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'iGent Myths Busted!' - Page 13

post #181 of 301
This old thread touches on a few of the topics discussed here (what the rules are, who gets to set them, what purpose they serve, etc.):

http://www.styleforum.net/t/310030/philsophy-of-mc-style

I think Bounder got it exactly right:

Quote:
Originally Posted by Bounder View Post

I believe that, as practiced by some posters on SF, dressing is a bona fide art form. I think, though I cannot, of course, prove it, that there is a germ of objective correctness in the rules of classical dress in the sense that many of these rules evolved for good reasons that speak to something fundamental about humans. But that is neither here nor there. All that is necessary is that there be a consensus that something looks good. We can then have an interesting discussion about why it looks good and how to replicate those essential elements, whatever they are, in other contexts.

This is what Manton and Vox are doing. Manton wrote an entire book about why the rules of dressing are the way they are and how to use them effectively. The premise for this book was that classical dressing looks good, for whatever reason. If you do not accept this basic premise, there is no point to the rules. But if you do, the argument Manton makes is, "People think this looks good. The reason it looks good is because of X. Therefore, if you do X it will also look good in this other context." He is not relying on "moral credibility" but on results.

So the "credibility" that Vox and Manton have comes from the results that are delivered from the theoretical structures that they propose. This is the "coherent set of principles" that Fuuma suggests. Note that this is an intellectually difficult exercise and goes very far beyond "Nice fit!" or even, "I think it would look better with a burgundy tie." Creating these rules does not rely on the eye or even the opinion of the "expert." Rather, it relies on the expert's knowledge of a great number of individual cases and his ability to formulate general rules from them.

To put it another way, Manton and Vox engage in a process of inductive reasoning that allows them to formulate a set of rules/principles. Once they have done so, non-experts may use these rules to reason deductively to produce a particular sartorial effect. Whether these rules are accepted does not depend on how many bespoke suits they own or on how many posts they have but on how well their rules work to produce the desired effect, whatever it is.
post #182 of 301
Quote:
Originally Posted by cosmic View Post

Symmetry in members of the opposite sex is almost universally preferred.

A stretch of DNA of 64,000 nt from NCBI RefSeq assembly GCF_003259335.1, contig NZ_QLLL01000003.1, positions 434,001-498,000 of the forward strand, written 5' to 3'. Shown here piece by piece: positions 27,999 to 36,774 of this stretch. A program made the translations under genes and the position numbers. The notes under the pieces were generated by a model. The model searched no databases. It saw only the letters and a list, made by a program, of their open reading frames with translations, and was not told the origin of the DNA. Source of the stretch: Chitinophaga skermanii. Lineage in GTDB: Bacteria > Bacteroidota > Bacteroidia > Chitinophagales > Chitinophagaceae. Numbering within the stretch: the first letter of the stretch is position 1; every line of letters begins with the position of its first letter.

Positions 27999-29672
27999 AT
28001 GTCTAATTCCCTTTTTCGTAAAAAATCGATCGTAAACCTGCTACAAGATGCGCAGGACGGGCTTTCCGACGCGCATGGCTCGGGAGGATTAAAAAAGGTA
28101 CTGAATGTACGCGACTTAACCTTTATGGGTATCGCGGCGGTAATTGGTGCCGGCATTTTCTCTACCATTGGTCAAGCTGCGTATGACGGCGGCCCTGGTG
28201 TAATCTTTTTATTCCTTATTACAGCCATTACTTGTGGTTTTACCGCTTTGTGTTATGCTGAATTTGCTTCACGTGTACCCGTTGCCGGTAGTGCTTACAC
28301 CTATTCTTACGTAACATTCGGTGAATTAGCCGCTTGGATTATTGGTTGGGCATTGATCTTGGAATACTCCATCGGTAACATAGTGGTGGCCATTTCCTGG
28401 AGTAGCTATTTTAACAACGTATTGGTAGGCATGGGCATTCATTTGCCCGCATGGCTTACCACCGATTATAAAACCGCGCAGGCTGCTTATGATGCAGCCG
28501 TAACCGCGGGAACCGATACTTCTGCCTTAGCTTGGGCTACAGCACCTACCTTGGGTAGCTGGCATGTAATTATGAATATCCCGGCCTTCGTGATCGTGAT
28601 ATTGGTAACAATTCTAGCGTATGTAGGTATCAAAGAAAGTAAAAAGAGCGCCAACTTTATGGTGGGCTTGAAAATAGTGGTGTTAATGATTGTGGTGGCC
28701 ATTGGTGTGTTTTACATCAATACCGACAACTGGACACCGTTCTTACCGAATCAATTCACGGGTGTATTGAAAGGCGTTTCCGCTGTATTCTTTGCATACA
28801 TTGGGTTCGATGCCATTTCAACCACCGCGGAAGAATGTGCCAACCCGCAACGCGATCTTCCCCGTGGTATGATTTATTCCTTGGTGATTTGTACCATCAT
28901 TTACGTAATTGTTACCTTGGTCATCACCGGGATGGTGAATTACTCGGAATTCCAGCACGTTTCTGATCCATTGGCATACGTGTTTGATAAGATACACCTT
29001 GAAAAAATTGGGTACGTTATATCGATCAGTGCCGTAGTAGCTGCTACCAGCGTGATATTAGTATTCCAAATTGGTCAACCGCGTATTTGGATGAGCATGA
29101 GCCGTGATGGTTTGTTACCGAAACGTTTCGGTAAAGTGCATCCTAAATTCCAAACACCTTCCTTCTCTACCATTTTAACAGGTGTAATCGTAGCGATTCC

Near symmetry yes, absolute symmetry no. In fact you would find it off putting.

Symmetry is not a prerequisite for finding things attractive.
post #183 of 301
Quote:
Originally Posted by Lovelace View Post

Symmetry is not a prerequisite for finding things attractive.

True. Some German study I read on this matter summed it up something like this: "beautiful faces aren't always symmetric, but ugly faces are always assymetric."
post #184 of 301
Quote:
Originally Posted by mafoofan View Post

He doesn't break all the rules though. At his best, his color and pattern-matching are way beyond the average on this forum.

This touches on a point that quickly gets muddled in all of this.

'Rule' in this discussion refers to two unrelated things.

There are rules that spell out expectations for different situations. They are normative insofar as breaking them will lead to some social consequence - however large or small. These are more clearly defined and most clearly lead to a desired outcome - hence all the n00b threads on interviews and weddings.

The meta-rule I suppose is dress according to the situation.

Then there rules that are attempts to systematize what looks good. You take things that are aesthetically pleasing and try to deduce the reasons they are pleasing. The normativity here is always problematic. Someone interested in this sort of thing will likely take seriously the collective opinion of people whose judgment he trusts. But it's positively impossible to argue with someone who simply doesn't care or who innately or stubbornly disagrees.
post #185 of 301
Um, cosmic is a troll, right? Masai and Mongolian goat herders and medieval dress? What nonsense.
post #186 of 301
Here's the Regensburg study I mentioned earlier (or its website anyway):

http://www.uni-regensburg.de/Fakultaeten/phil_Fak_II/Psychologie/Psy_II/beautycheck/english/symmetrie/symmetrie.htm

Money quote:

Quote:
The results from our experiment regarding 'symmetry' show that facial symmetry affects the perceived attractiveness. However, the effect is rather small and by far not as influential as it has been reported in the media. To sum up our findings: Very asymmetric faces are judged rather unattractive, but very unattractive faces are not necessarily asymmetric. And vice versa : very symmetrical faces need not necessarily be judged attractive and very attractive faces often show deviations from perfect symmetry.

The findings quite obviously translate to clothes.
post #187 of 301
If it did really look better, then it would become so generally accepted that it would be the new rule. It's called evolution. But like biological evolution, the vast majority of mutations are not improvements; they are lethal and die horrible deaths.